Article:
The Jodrell Bank astronomer and scientist who also loves weaving her own rugs

PUBLISHED: 16:56 14 November 2011 | UPDATED: 15:30 21 September 2017

Christine Jordan at the loom in her home studio

Christine Jordan at the loom in her home studio

Astronomer and scientist Christine Jordan spends her days operating telescopes at Jodrell Bank. But at home she spends her time on a more traditional activity WORDS BY EMMA MAYOH PHOTOGRAPHY BY KIRSTY THOMPSON

Cheshire Life NovemberCheshire Life November

Christine Jordan has spent much of her career working with big machines: from diggers that helped create the Channel Tunnel to the huge telescopes she has operated for 20 years at Jodrell Bank.

But away from work, the astronomer and scientist controls a very different type of machine. Most evenings and weekends you’ll find the 60-year-old working at the large weaving loom in the studio of her Lostock Gralam home, near Northwich.

‘Weaving has always run alongside my job,’ said Christine, who lives with husband John. ‘My work is busy and at times quite stressful. I love to come home, switch off and do something totally different.

‘I’ve been a knitter for as long as I can remember. Textiles are in my family too, my father was a textiles sales rep and my grandfather was in the rag trade. I just love working with my hands and creating things. I think I’m gradually working my way through the various crafts.’

Christine spinning wool at her spinning wheelChristine spinning wool at her spinning wheel

Weaving is a pursuit Christine has enjoyed for the past decade, making scarves and tea towels and now rugs. Until recently it was just a hobby, making hand-woven gifts for family and friends. But now she’s taking the plunge and will be selling her handcrafted rugs to the public.

She said: ‘I want to see whether the idea takes off. With working full-time, the rate of rug production is pretty low but I’m thinking of when retirement comes around and making the rugs could be something I could move on to.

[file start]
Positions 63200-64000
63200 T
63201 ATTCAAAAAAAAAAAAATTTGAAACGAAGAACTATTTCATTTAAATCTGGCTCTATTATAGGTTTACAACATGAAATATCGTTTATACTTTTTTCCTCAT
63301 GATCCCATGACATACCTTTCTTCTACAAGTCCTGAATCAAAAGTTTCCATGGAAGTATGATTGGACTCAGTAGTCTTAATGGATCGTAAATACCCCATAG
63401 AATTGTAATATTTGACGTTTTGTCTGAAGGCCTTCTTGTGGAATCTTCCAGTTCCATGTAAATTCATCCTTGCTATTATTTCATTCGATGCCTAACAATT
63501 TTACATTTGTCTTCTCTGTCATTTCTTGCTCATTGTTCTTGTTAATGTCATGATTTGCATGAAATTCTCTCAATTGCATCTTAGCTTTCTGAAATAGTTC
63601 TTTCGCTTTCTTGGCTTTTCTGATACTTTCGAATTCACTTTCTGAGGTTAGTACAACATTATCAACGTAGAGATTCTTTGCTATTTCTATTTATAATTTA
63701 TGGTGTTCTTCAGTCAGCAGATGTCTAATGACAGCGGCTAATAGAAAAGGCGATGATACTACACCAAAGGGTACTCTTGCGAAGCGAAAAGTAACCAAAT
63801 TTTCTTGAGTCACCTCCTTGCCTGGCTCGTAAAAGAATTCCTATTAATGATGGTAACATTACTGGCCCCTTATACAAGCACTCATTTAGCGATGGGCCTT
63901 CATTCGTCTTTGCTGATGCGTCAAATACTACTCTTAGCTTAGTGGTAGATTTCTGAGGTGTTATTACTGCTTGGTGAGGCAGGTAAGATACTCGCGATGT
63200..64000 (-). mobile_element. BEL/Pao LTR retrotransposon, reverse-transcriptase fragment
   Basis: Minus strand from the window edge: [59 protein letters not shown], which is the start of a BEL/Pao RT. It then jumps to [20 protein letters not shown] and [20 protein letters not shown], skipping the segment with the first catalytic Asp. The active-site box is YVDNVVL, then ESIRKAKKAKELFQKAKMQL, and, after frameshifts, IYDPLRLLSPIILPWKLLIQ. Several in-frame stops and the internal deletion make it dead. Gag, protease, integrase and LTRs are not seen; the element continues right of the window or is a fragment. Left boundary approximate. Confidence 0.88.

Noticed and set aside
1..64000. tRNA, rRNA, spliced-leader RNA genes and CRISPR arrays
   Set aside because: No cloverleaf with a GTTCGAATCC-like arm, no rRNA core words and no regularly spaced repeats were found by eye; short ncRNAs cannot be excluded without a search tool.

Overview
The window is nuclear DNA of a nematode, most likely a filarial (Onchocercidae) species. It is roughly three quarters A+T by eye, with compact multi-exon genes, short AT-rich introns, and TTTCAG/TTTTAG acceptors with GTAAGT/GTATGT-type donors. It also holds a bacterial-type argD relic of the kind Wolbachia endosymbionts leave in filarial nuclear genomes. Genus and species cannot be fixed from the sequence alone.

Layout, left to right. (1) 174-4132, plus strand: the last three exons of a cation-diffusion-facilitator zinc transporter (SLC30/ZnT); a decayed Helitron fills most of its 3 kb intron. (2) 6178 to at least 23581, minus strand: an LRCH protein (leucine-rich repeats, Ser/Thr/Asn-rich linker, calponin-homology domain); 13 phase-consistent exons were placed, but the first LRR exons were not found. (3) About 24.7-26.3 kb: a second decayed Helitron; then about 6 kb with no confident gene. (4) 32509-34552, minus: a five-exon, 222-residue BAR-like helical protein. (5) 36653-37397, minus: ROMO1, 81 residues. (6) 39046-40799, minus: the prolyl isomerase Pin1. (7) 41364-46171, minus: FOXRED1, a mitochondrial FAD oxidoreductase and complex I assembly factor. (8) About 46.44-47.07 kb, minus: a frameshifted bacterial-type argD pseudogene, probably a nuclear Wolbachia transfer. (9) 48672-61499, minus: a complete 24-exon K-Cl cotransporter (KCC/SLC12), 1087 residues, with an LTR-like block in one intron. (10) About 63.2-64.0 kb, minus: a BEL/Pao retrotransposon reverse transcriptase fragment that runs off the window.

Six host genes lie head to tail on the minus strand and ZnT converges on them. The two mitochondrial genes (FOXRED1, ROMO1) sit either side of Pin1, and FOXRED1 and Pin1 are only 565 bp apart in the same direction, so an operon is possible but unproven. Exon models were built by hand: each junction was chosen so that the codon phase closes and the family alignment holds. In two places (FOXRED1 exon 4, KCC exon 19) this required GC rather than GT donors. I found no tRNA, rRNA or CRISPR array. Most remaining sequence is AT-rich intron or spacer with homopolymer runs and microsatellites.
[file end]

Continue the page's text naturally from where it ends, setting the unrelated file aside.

‘I’m a bit of a workaholic so when I do retire it may come as a shock to the system. With this I can keep myself active and busy doing something I really enjoy.’

Christine, who loves using Celtic knots in her designs, uses natural Berber wools to create her rugs. The can take around 30 hours to make and costs from £320. She uses skills from her day job to calculate the formulas she needs to set up the weaving loom and to make her designs.

One of the completed rugs, which can take 30 hours to makeOne of the completed rugs, which can take 30 hours to make

The natural wools are sourced from Yorkshire but she also spins her own wool from remnants in her studio, which is also home to several portable looms, a winding frame and lots of yarn that she uses to make throws, fabric and her favourite weave, the rugs.

But what Christine - who also does demonstrations with weaving and knitting groups at some county shows - loves most about her work is keeping this age-old tradition alive.

She said: ‘I feel proud that I’m continuing a traditional craft and there are not many people still doing this in Cheshire. That’s why I love doing the shows, you can show children and their parents how important it is. It’s good for people to know how wool is woven to make so many different things.

‘I don’t want it to be a really big business, but I do want to be able to sell my rugs and share what I love doing with more people.’

Carding the fleeceCarding the fleece

Christine’s rugs start at £320 and are available at, founded by Cheshire’s Gillian Montegrande.

The print version of this article appeared in the November 2011 issue of Cheshire Life 

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